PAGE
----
Aim: In response to the disappointing outcome data of the population-based EPICure study published in 2000, we compared the outcome of infants 22 0/7 to 25 6/7 weeks of gestational age (GA) in a single tertiary care centre 2000-2004 with that of EPICure. Methods: EPICure tools and definitions, including 30 months' Bayley Scales. Results: Of 83 infants <26 weeks born alive, more were admitted to intensive care - 82% vs. 68% (p < 0.0001) - and more infants survived to discharge (57% vs. 26%, p < 0.0001; 69% vs. 39%, p < 0.01, of those admitted to intensive care). More infants, as a percentage of live births, survived without severe (41%, 34/83 vs. 20%, 233/1185, p < 0.0001) or overall disability (22%, 18/83 vs. 13%, 155/1185, p = 0.03). However, at the border of viability - GA 23 and 24 weeks - the rate of infants surviving without overall disability was not significantly higher (13%, 6/45 vs. 9%, 56/623). Conclusion: In infants <26 weeks of GA, increased rates of survival and survival without disability were observed in a single-centre inborn cohort born 5-8 years later than the EPICure cohort. This did not translate into increased survival without overall disability in infants of 23-24 weeks of GA.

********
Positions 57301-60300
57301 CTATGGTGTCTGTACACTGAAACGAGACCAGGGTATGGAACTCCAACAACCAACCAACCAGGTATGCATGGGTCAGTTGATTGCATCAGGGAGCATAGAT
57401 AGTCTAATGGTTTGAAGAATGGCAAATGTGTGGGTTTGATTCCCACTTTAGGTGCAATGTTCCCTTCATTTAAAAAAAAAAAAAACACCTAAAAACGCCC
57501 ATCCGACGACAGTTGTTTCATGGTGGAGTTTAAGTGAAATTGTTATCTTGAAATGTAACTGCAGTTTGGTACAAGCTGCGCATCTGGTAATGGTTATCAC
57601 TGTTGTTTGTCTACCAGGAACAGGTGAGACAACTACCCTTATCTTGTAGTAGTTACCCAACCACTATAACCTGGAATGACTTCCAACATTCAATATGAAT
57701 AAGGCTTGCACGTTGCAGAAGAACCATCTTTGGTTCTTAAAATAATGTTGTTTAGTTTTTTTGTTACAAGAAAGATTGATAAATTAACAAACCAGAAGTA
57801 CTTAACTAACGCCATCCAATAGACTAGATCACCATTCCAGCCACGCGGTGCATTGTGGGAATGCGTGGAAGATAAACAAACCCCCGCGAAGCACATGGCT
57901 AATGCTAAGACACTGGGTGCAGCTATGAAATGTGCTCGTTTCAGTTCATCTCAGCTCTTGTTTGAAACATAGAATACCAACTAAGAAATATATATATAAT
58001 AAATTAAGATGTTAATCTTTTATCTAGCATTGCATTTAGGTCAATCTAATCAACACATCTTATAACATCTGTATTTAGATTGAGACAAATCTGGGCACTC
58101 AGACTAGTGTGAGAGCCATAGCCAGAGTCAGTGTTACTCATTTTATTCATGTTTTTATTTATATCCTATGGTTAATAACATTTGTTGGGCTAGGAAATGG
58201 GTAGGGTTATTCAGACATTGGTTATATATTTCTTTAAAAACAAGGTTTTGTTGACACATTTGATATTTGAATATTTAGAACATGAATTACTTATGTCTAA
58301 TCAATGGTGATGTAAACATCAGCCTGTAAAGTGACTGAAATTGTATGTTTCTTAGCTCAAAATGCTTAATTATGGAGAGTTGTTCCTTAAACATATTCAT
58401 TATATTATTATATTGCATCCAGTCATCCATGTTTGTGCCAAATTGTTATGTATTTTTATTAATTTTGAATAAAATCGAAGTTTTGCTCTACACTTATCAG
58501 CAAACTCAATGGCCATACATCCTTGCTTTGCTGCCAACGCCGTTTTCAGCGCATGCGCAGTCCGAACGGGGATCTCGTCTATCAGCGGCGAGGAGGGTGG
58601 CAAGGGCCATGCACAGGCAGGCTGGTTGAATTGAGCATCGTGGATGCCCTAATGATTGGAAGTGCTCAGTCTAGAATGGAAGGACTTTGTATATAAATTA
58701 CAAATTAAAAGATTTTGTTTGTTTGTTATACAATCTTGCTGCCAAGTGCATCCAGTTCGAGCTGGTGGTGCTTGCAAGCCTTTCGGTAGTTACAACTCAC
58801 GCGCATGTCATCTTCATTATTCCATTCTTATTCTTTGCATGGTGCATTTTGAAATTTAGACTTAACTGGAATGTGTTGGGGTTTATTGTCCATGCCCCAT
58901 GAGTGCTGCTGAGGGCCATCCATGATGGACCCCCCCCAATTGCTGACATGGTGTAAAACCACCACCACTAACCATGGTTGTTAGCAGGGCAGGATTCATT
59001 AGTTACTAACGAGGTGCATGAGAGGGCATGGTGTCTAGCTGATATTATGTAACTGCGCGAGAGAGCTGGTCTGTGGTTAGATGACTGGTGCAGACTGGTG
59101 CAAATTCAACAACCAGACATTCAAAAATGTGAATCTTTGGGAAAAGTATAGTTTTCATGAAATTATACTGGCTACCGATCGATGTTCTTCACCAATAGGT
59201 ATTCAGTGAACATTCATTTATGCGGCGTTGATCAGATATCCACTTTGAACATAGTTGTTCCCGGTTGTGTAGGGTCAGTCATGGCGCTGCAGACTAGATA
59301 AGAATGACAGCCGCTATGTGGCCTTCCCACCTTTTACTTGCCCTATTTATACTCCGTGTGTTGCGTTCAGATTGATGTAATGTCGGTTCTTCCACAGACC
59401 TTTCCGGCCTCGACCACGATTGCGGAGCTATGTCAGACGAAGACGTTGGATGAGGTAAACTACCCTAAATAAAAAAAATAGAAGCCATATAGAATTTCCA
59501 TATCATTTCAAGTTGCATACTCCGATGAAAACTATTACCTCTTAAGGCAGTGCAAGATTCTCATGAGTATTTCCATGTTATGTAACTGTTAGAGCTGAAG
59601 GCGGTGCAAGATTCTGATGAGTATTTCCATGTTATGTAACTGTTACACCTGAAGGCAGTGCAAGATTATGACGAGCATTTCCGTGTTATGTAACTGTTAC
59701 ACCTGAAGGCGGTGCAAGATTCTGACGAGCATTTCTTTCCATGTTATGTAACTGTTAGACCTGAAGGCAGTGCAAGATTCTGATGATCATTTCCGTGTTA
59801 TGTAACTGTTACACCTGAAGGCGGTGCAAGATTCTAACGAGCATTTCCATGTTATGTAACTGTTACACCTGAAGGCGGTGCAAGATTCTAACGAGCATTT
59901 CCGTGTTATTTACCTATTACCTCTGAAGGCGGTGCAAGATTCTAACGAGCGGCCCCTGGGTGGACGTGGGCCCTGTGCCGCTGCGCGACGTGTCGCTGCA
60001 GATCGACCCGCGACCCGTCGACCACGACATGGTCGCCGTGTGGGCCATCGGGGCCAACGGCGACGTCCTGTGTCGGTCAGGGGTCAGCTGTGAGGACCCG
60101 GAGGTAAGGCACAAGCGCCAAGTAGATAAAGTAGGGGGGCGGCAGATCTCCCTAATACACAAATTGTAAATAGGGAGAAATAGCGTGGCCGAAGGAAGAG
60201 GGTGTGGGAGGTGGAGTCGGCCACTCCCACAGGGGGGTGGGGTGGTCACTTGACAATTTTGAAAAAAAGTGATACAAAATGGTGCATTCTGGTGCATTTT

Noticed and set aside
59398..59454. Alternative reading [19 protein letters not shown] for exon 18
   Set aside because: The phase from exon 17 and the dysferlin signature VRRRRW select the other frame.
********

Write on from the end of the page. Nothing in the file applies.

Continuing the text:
Extremely low-gestational age infants, Long-term morbidity, Mortality, Neurodevelopmental outcome,
Acta Paediatrica: promoting child health
Erasmus MC: University Medical Center Rotterdam

Kutz, P, Horsch, S, Kühn, L, & Roll, C. (2009). Single-centre vs. population-based outcome data of extremely preterm infants at the limits of viability. Acta Paediatrica: promoting child health, 98(9), 1451–1455. doi:10.1111/j.1651-2227.2009.01393.x